We’d booked a couple of nights in a self catering apartment, and were up early on our first morning to go out into Golfo Nuevo in the hope of encountering some whales. Morning is the best time to see the whales at their most active. Their behaviours alter during the day, but in the crisp morning air we saw them breaching, spyhopping and lobtailing. There seemed to be whales everywhere, on a couple of occasions they came close enough to our small boat to be worried we might all end up in the water.

Southern Right Whales, Península Valdés, Patagonia, Argentina

Southern Right Whales, Península Valdés, Patagonia, Argentina

Southern Right Whales, Península Valdés, Patagonia, Argentina

Southern Right Whales, Península Valdés, Patagonia, Argentina

Southern Right Whales, Península Valdés, Patagonia, Argentina

Southern Right Whales, Península Valdés, Patagonia, Argentina

Southern Right Whales, Península Valdés, Patagonia, Argentina

Southern Right Whales, Península Valdés, Patagonia, Argentina

Southern Right Whales, Península Valdés, Patagonia, Argentina

Southern Right Whales, Península Valdés, Patagonia, Argentina

A couple of hours later we were back on shore utterly exhilarated. The natural world has many wonders, but a leaping whale must rank as one of the most wondrous of all. We decided we’d book a return trip that evening to see the different behaviours the whales display at the end of the day. A few hours to spare, we drove up to a nearby estancia for lunch, which inevitably had to be lamb, before heading back to take the evening trip into the bay.

We sailed into the blue waters as the sun began to set, and we were treated not only to an amazing display of whale activity but vibrant red-orange skies. There’s no breaching at this time of day, but whale tails can be seen appearing out of the water in behaviours known as ‘fluking’ and ‘sailing’. We were in a small boat with only two other people and it felt like we had the entire ocean to ourselves. I could have stayed out on the water all night, but we had a bottle of malbec in the apartment that wasn’t going to drink itself, and this was an experience to celebrate.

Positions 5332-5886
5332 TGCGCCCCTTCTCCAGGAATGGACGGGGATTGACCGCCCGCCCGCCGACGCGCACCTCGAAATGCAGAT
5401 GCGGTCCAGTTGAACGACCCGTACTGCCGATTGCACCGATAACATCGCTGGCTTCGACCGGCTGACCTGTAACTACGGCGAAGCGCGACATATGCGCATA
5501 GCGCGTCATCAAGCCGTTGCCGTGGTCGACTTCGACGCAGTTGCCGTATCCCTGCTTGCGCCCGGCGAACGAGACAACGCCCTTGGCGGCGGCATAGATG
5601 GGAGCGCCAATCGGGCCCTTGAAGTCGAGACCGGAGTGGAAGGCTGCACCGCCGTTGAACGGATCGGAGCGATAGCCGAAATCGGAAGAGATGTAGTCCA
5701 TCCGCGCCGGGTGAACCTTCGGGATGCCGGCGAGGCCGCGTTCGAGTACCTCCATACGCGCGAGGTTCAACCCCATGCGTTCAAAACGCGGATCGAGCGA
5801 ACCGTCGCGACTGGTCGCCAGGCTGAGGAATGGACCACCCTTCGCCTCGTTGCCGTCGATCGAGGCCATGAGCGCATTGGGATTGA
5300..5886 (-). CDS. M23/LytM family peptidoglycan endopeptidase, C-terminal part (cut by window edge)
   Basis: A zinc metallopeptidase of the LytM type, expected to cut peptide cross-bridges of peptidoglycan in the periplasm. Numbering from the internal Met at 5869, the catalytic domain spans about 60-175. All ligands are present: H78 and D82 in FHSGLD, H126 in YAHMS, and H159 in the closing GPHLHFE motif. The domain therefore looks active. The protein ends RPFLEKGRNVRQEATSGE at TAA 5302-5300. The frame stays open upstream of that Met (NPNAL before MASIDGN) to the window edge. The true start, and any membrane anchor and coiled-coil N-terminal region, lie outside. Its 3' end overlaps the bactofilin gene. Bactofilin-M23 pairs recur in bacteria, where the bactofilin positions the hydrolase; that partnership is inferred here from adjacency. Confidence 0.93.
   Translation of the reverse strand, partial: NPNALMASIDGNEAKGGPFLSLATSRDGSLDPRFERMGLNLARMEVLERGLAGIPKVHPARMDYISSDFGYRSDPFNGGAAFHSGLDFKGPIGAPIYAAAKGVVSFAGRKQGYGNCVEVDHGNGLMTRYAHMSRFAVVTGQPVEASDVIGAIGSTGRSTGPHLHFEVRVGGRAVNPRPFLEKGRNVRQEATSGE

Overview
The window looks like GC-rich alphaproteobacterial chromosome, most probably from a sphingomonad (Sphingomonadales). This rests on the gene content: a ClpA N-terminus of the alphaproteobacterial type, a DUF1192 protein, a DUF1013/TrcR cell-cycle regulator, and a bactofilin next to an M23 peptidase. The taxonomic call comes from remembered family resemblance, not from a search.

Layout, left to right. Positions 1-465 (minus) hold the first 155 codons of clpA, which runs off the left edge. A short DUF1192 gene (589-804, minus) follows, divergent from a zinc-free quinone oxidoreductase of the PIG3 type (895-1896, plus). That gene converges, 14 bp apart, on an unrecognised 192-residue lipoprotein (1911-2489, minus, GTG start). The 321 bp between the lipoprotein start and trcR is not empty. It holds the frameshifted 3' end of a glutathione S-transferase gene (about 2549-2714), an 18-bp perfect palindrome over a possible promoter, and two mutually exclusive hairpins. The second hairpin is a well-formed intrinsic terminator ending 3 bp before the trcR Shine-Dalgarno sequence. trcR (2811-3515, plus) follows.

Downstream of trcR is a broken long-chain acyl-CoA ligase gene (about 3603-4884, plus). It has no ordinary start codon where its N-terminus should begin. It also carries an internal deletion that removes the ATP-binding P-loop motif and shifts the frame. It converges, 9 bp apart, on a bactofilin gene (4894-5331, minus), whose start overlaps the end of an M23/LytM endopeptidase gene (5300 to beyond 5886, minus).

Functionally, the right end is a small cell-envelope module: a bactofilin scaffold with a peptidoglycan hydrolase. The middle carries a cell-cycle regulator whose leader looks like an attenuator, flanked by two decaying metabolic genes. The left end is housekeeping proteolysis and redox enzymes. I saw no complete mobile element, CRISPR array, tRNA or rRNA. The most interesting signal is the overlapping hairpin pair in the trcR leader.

Southern Right Whales, Península Valdés, Patagonia, Argentina

Southern Right Whales, Península Valdés, Patagonia, Argentina

Southern Right Whales, Península Valdés, Patagonia, Argentina

Southern Right Whales, Península Valdés, Patagonia, Argentina

Southern Right Whales, Península Valdés, Patagonia, Argentina

Southern Right Whales, Península Valdés, Patagonia, Argentina

Southern Right Whales, Península Valdés, Patagonia, Argentina

Southern Right Whales, Península Valdés, Patagonia, Argentina

Southern Right Whales, Península Valdés, Patagonia, Argentina

Southern Right Whales, Península Valdés, Patagonia, Argentina

It’s something of a miracle that we are able to witness any of this today, because this species of whale was hunted almost to extinction in the 19th century. They gained the name “right” whale, because they were one of the favourite whales for hunting: they swam slowly, stayed close to shore, and floated when killed. The hunting of them began in the 17th century, but escalated sharply in the 18th and 19th centuries. In the 1830s alone, some 60,000 Right Whales were killed.

All-in-all, it’s believed that 150,000 Right Whales were ‘harvested’ before they were finally protected in 1935. Amazingly, by that time it was estimated that, on the entire planet, only around 300 Right Whales survived. It’s lucky they don’t hold a grudge. It has taken eighty years for their numbers to recover to a global population of around 10,000. If there was ever an advert for the insanity of humanity’s greed and ignorance, the near extinction of the Right Whale is it.

Southern Right Whales, Península Valdés, Patagonia, Argentina

Southern Right Whales, Península Valdés, Patagonia, Argentina

Southern Right Whales, Península Valdés, Patagonia, Argentina

Southern Right Whales, Península Valdés, Patagonia, Argentina

Southern Right Whales, Península Valdés, Patagonia, Argentina

Southern Right Whales, Península Valdés, Patagonia, Argentina

Southern Right Whales, Península Valdés, Patagonia, Argentina

Southern Right Whales, Península Valdés, Patagonia, Argentina

Southern Right Whales, Península Valdés, Patagonia, Argentina

Southern Right Whales, Península Valdés, Patagonia, Argentina

Southern Right Whales, Península Valdés, Patagonia, Argentina

Southern Right Whales, Península Valdés, Patagonia, Argentina